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The dissertation introduces new sequent-calculi for free first- and second-order logic, and a hyper-sequent calculus for modal logics K, D, T, B, S4, and S5; to attain the calculi for the stronger modal logics, only external structural rules need to be added to the calculus for K, while operational and internal structural rules remain the same. Completeness and cut-elimination are proved for all calculi presented.
Philosophically, the dissertation develops an inferentialist, or proof-theoretic, theory of meaning. It takes as a starting point that the sense of a sentence is determined by the rules governing its use. In particular, there are two features of the use of a sentence that jointly determine its sense, the conditions under which it is coherent to assert that sentence and the conditions under which it is coherent to deny that sentence. The dissertation develops a theory of quantification as marking coherent ways a language can be expanded and modality as the means by which we can reflect on the norms governing the assertion and denial conditions of our language. If the view of quantification that is argued for is correct, then there is no tension between second-order quantification and nominalism. In particular, the ontological commitments one can incur through the use of a quantifier depend wholly on the ontological commitments one can incur through the use of atomic sentences. The dissertation concludes by applying the developed theory of meaning to the metaphysical issue of necessitism and contingentism. Two objections to a logic of contingentism are raised and addressed. The resulting logic is shown to meet all the requirement that the dissertation lays out for a theory of meaning for quantifiers and modal operators.
According to Timothy Williamson, we should accept the simplest and most powerful second-order modal logic, and as a result accept an ontology of "bare possibilia". This general method for extracting ontology from logic is salutary, but its application in this case depends on a questionable assumption: that modality is a fundamental feature of the world.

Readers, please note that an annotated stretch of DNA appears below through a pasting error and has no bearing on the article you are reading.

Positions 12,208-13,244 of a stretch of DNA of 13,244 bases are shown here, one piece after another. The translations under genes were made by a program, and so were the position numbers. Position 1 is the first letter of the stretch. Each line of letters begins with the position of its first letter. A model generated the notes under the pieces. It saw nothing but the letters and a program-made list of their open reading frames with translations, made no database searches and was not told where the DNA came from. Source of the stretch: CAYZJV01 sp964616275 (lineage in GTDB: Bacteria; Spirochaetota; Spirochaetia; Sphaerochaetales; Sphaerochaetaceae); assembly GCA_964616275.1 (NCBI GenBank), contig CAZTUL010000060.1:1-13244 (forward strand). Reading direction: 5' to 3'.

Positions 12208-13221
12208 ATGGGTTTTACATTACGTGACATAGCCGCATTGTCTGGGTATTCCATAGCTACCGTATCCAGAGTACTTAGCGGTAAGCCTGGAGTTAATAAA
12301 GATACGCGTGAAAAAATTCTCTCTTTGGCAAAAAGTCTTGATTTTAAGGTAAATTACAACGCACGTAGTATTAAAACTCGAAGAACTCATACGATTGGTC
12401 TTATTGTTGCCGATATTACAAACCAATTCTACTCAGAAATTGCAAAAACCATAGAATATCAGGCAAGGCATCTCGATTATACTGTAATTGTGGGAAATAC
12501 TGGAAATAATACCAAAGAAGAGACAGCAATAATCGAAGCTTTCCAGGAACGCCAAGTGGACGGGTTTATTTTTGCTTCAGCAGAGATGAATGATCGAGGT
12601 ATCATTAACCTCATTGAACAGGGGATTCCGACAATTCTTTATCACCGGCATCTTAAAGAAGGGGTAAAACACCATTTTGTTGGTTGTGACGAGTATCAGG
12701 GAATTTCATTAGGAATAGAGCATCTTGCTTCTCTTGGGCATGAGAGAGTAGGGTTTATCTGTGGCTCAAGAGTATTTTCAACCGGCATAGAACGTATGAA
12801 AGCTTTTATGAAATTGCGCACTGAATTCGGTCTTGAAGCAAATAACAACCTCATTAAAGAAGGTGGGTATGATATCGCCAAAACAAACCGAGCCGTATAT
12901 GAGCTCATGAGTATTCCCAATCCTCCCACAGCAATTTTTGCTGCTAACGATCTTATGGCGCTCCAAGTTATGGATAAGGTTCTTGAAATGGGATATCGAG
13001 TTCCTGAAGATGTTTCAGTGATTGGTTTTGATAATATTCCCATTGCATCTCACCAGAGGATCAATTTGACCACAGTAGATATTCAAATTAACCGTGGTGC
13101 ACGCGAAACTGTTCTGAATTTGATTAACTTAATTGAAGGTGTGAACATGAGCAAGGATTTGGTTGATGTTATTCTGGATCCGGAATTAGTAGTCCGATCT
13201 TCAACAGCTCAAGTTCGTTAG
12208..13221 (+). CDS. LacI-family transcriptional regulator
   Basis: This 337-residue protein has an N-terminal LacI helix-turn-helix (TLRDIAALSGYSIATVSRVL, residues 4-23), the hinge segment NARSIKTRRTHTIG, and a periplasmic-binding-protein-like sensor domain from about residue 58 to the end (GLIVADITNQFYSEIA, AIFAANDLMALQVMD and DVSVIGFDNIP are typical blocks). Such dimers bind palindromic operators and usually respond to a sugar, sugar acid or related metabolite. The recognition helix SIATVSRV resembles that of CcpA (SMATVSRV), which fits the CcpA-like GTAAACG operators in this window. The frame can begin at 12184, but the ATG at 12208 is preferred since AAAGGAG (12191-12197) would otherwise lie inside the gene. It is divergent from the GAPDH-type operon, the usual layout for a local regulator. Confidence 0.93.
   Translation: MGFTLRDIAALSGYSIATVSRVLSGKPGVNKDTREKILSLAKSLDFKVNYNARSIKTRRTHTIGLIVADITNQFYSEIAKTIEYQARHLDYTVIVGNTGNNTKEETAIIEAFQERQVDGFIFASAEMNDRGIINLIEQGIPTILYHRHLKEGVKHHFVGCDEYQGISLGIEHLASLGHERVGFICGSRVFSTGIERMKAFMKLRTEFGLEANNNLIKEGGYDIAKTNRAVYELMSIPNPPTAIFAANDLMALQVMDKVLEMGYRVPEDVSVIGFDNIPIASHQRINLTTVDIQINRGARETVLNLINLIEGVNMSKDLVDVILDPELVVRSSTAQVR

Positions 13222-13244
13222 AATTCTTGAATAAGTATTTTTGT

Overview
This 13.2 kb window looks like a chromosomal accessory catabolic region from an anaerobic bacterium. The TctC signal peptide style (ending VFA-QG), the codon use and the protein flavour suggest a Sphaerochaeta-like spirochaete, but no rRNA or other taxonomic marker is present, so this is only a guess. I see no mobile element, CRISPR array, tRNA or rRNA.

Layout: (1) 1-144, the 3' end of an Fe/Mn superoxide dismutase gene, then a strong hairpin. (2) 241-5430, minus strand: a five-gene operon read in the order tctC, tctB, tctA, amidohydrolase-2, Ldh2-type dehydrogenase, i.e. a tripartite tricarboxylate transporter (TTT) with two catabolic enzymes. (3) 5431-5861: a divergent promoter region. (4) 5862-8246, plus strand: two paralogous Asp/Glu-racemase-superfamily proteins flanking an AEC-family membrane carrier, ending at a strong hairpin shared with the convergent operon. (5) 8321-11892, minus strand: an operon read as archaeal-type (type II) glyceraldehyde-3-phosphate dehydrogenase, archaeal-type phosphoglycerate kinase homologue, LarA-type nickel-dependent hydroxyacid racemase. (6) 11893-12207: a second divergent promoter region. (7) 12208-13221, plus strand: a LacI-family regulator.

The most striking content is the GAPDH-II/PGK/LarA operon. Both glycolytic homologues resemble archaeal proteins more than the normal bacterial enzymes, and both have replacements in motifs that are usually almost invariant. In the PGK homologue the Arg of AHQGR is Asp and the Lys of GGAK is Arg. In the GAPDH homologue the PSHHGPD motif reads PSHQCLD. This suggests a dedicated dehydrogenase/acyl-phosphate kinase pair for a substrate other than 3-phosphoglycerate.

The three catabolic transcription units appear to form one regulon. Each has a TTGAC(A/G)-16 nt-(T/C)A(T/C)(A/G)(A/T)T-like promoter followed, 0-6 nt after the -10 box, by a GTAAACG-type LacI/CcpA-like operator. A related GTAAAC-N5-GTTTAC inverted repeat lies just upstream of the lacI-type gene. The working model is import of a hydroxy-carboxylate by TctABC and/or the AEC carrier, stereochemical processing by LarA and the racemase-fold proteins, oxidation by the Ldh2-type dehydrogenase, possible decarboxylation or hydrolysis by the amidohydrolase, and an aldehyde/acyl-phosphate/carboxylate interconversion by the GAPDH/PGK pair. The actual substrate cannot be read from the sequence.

Kripke models, interpreted realistically, have difficulty making sense of the thesis that there might have existed things that do not in fact exist, since a Kripke model in which this thesis is true requires a model structure in which there are possible worlds with domains that contain things that do not exist. This paper argues that we can use Kripke models as representational devices that allow us to give a realistic interpretation of a modal language. The method of doing this is sketched, with the help of an analogy with a Galilean relativist theory of spatial properties and relations.
I consider the first-order modal logic which counts as valid those sentences which are true on every interpretation of the non-logical constants. Based on the assumptions that it is necessary what individuals there are and that it is necessary which propositions are necessary, Timothy Williamson has tentatively suggested an argument for the claim that this logic is determined by a possible world structure consisting of an infinite set of individuals and an infinite set of worlds. He notes that only the cardinalities of these sets matters, and that not all pairs of infinite sets determine the same logic. I use so-called two-cardinal theorems from model theory to investigate the space of logics and consequence relations determined by pairs of infinite sets, and show how to eliminate the assumption that worlds are individuals from Williamson's argument.
I critically discuss some of the main arguments of Modal Logic as Metaphysics, present a different way of thinking about the issues raised by those arguments, and briefly discuss some broader issues about the role of higher-order logic in metaphysics.
The most common first- and second-order modal logics either have as theorems every instance of the Barcan and Converse Barcan formulae and of their second-order analogues, or else fail to capture the actual truth of every theorem of classical first- and second-order logic. In this paper we characterise and motivate sound and complete first- and second-order modal logics that successfully capture the actual truth of every theorem of classical first- and second-order logic and yet do not possess controversial instances of the Barcan and Converse Barcan formulae as theorems, nor of their second-order analogues. What makes possible these results is an understanding of the individual constants and predicates of the target languages as strongly Millian expressions, where a strongly Millian expression is one that has an actually existing entity as its semantic value. For this reason these logics are called ‘strongly Millian’. It is shown that the strength of the strongly Millian second-order modal logics here characterised afford the means to resist an argument by Timothy Williamson for the truth of the claim that necessarily, every property necessarily exists.
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